J Pediatr Neurol
DOI: 10.1055/s-0039-1693030
Original Article
Georg Thieme Verlag KG Stuttgart · New York

Movement Disorders in Children: An Observational Study in a Tertiary Care Center in North India

Chandra Shekhar Pandey
1  Department of Pediatrics, King George's Medical University, Lucknow, Uttar Pradesh, India
,
1  Department of Pediatrics, King George's Medical University, Lucknow, Uttar Pradesh, India
,
2  Department of Neurology, King George's Medical University, Lucknow, Uttar Pradesh, India
,
3  Department of Radiodiagnosis, King George's Medical University, Lucknow, Uttar Pradesh, India
,
Chandrakanta Kumar
1  Department of Pediatrics, King George's Medical University, Lucknow, Uttar Pradesh, India
,
1  Department of Pediatrics, King George's Medical University, Lucknow, Uttar Pradesh, India
› Author Affiliations
Funding None.
Further Information

Publication History

12 February 2019

30 May 2019

Publication Date:
09 July 2019 (online)

Abstract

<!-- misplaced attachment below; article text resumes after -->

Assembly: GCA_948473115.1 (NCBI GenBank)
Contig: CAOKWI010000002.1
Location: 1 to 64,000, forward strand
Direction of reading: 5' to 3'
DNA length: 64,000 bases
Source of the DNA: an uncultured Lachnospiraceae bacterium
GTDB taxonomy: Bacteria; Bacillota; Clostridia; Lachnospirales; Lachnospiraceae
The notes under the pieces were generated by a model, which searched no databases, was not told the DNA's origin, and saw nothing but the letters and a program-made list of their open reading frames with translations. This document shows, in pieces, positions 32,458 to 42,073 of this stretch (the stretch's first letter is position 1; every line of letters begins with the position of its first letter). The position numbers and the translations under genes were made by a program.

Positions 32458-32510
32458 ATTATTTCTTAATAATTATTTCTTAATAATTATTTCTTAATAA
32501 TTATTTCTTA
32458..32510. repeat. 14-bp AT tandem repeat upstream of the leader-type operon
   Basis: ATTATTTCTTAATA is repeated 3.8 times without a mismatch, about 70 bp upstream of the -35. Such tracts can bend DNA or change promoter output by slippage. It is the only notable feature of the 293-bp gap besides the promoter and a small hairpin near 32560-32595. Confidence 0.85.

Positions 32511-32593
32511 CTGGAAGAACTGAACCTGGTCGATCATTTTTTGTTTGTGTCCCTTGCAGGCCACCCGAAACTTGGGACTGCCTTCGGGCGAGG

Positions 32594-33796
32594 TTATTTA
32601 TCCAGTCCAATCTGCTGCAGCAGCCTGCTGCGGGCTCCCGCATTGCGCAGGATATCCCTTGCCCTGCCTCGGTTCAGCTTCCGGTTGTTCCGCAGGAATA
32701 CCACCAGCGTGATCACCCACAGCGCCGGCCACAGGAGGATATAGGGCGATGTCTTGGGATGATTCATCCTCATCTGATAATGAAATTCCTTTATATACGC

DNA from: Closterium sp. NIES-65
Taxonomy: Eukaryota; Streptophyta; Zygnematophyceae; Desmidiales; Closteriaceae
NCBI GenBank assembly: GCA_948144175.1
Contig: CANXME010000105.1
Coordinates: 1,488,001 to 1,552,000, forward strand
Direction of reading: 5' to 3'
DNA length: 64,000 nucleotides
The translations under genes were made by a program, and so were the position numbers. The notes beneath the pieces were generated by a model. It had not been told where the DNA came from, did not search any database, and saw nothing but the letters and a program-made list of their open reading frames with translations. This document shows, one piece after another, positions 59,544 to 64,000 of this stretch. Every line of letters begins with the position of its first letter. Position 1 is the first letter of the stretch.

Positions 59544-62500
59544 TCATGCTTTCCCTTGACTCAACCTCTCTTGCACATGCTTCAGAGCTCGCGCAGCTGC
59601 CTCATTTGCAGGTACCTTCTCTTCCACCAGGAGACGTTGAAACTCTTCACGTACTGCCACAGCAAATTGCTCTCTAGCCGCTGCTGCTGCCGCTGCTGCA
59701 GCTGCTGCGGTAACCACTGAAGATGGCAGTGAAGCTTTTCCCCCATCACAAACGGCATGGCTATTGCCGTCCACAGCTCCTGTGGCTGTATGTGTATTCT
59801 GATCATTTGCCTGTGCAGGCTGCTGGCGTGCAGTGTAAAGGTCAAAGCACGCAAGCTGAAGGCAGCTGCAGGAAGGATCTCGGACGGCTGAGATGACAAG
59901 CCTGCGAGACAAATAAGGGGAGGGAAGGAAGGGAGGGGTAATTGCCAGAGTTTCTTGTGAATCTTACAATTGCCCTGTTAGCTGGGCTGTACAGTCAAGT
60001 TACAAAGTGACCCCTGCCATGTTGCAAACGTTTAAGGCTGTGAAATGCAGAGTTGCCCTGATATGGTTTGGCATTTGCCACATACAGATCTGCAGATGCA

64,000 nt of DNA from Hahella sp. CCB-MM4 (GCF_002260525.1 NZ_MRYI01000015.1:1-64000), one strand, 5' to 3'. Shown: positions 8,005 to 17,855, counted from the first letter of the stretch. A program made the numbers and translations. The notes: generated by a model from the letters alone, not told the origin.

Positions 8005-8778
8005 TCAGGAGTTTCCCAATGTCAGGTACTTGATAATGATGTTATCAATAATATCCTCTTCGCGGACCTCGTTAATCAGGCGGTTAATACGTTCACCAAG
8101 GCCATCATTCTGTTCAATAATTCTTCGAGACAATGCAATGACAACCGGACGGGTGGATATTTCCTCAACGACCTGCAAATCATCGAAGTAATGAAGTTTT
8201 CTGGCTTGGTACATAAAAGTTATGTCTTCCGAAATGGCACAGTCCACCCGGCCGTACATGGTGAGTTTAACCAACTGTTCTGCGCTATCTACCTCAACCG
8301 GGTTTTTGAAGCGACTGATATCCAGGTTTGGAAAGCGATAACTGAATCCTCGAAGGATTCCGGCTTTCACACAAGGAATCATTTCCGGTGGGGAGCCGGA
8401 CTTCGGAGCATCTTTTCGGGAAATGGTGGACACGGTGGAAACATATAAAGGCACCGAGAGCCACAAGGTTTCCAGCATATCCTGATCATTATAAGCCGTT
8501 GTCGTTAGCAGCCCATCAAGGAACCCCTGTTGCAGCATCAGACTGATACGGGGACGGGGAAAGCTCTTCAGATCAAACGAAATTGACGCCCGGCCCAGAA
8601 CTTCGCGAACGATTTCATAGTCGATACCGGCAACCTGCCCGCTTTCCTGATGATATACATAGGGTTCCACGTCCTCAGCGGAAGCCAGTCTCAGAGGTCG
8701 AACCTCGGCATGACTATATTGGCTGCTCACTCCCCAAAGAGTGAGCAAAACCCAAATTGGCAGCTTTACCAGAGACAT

Movement disorders (MDs) are disorders of pathological movements that cannot be fully initiated, modulated, or interrupted voluntarily. Spectrum and etiology of MDs are likely to vary with geographical location, but there are few studies on pediatric MDs from India, and severity of the disease is not well documented. Response to treatment of MDs is often unpredictable. Objective of the study was to describe the relative prevalence, types, severity, etiology, and response to treatment of pediatric MDs as seen at a public teaching hospital in northern India. Over a period of 1 year, consecutive children with MDs seen in outpatient department (OPD) or wards were enrolled, after excluding cerebral palsy and musculoskeletal disorders. Detailed history, examination, treatment, and outcome were recorded. Severity was rated according to Battini's scale at initial contact and each follow-up. Neuroimaging and relevant investigations were done for etiology. Serial 2-minute video recordings were obtained. Out of 93 patients enrolled, the most common MDs were dystonia (24.7%), tremors (22.4%), ataxia (19.6%), and chorea (12.9%). Tics, hemiballismus, and myoclonus were also seen and 4% could not be classified. Mixed MDs were seen in 9.7%. Etiologies of MDs were infectious (acute encephalitis syndrome, tuberculous meningitis, subacute sclerosing panencephalitis, and rheumatic chorea) or nutritional (infantile tremor syndrome) in 46%. Genetic neurodegenerations accounted for a significant proportion (15.1%). Improvement occurred in majority (63.4%) of patients. Etiology of MDs was largely specific to this part of the world, related to infectious and nutrition causes. In the absence of complex genetic investigations, many cases were left with unknown etiology.